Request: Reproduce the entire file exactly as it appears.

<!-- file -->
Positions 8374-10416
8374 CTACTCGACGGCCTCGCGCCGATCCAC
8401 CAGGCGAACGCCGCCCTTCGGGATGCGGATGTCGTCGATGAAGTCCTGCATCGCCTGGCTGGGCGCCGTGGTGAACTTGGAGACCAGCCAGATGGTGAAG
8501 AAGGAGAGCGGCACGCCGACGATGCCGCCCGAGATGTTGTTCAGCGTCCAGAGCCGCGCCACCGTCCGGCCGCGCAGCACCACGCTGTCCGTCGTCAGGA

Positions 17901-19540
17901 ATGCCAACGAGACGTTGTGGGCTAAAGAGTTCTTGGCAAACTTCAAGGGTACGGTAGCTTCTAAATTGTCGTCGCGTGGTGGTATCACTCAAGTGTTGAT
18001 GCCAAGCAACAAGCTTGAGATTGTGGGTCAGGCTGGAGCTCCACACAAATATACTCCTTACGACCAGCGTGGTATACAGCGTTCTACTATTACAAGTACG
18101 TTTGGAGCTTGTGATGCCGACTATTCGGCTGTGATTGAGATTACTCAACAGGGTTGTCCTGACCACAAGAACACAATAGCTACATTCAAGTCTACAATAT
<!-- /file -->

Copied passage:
Positions 8374-10416
8374 CTACTCGACGGCCTCGCGCCGATCCAC
8401 CAGGCGAACGCCGCCCTTCGGGATGCGGATGTCGTCGATGAAGTCCTGCATCGCCTGGCTGGGCGCCGTGGTGAACTTGGAGACCAGCCAGATGGTGAAG
8501 AAGGAGAGCGGCACGCCGACGATGCCGCCCGAGATGTTGTTCAGCGTCCAGAGCCGCGCCACCGTCCGGCCGCGCAGCACCACGCTGTCCGTCGTCAGGA

Positions 17901-19540
17901 ATGCCAACGAGACGTTGTGGGCTAAAGAGTTCTTGGCAAACTTCAAGGGTACGGTAGCTTCTAAATTGTCGTCGCGTGGTGGTATCACTCAAGTGTTGAT
18001 GCCAAGCAACAAGCTTGAGATTGTGGGTCAGGCTGGAGCTCCACACAAATATACTCCTTACGACCAGCGTGGTATACAGCGTTCTACTATTACAAGTACG
18101 TTTGGAGCTTGTGATGCCGACTATTCGGCTGTGATTGAGATTACTCAACAGGGTTGTCCTGACCACAAGAACACAATAGCTACATTCAAGTCTACAATAT